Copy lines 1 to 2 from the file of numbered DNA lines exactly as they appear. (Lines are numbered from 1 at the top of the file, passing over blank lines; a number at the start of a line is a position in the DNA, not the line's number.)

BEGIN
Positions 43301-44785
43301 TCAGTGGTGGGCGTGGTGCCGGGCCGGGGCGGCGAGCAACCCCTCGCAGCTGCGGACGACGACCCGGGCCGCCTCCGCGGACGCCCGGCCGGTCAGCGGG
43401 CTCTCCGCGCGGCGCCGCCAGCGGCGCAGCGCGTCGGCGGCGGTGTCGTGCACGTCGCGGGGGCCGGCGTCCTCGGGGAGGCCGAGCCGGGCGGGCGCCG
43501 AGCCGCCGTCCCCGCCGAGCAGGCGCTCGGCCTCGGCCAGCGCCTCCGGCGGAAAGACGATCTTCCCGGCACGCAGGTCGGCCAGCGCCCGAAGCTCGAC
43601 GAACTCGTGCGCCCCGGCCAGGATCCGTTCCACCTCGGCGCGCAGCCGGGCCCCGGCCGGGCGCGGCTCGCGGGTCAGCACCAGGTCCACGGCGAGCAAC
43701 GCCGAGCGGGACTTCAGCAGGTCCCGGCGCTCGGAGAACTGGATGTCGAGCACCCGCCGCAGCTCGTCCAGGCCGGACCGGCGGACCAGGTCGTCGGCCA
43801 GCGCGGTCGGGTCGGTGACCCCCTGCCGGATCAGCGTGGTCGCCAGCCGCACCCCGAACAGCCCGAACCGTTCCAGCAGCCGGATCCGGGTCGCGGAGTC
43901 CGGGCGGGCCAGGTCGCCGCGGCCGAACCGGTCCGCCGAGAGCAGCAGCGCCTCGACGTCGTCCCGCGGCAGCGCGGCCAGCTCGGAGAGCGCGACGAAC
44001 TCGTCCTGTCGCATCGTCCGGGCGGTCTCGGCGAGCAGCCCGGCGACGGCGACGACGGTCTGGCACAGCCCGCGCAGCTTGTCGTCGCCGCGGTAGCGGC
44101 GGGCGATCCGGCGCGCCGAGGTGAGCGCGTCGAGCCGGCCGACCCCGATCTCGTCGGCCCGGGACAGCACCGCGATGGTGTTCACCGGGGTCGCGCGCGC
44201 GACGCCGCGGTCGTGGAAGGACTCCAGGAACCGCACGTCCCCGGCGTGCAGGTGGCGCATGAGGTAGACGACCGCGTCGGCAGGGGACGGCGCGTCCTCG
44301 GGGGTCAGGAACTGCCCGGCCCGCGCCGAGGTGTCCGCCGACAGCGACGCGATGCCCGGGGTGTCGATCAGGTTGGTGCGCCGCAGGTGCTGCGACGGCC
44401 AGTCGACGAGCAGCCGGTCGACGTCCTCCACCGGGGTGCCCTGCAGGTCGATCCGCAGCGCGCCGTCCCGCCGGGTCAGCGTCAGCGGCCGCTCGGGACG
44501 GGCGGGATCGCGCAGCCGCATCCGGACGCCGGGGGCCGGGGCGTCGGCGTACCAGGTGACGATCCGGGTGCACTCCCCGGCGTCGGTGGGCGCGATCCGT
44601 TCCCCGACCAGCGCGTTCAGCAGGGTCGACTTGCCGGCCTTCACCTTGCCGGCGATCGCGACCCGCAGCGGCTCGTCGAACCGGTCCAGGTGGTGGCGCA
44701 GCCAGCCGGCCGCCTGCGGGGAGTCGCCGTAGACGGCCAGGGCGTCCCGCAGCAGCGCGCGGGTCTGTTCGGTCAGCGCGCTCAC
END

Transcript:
Positions 43301-44785
43301 TCAGTGGTGGGCGTGGTGCCGGGCCGGGGCGGCGAGCAACCCCTCGCAGCTGCGGACGACGACCCGGGCCGCCTCCGCGGACGCCCGGCCGGTCAGCGGG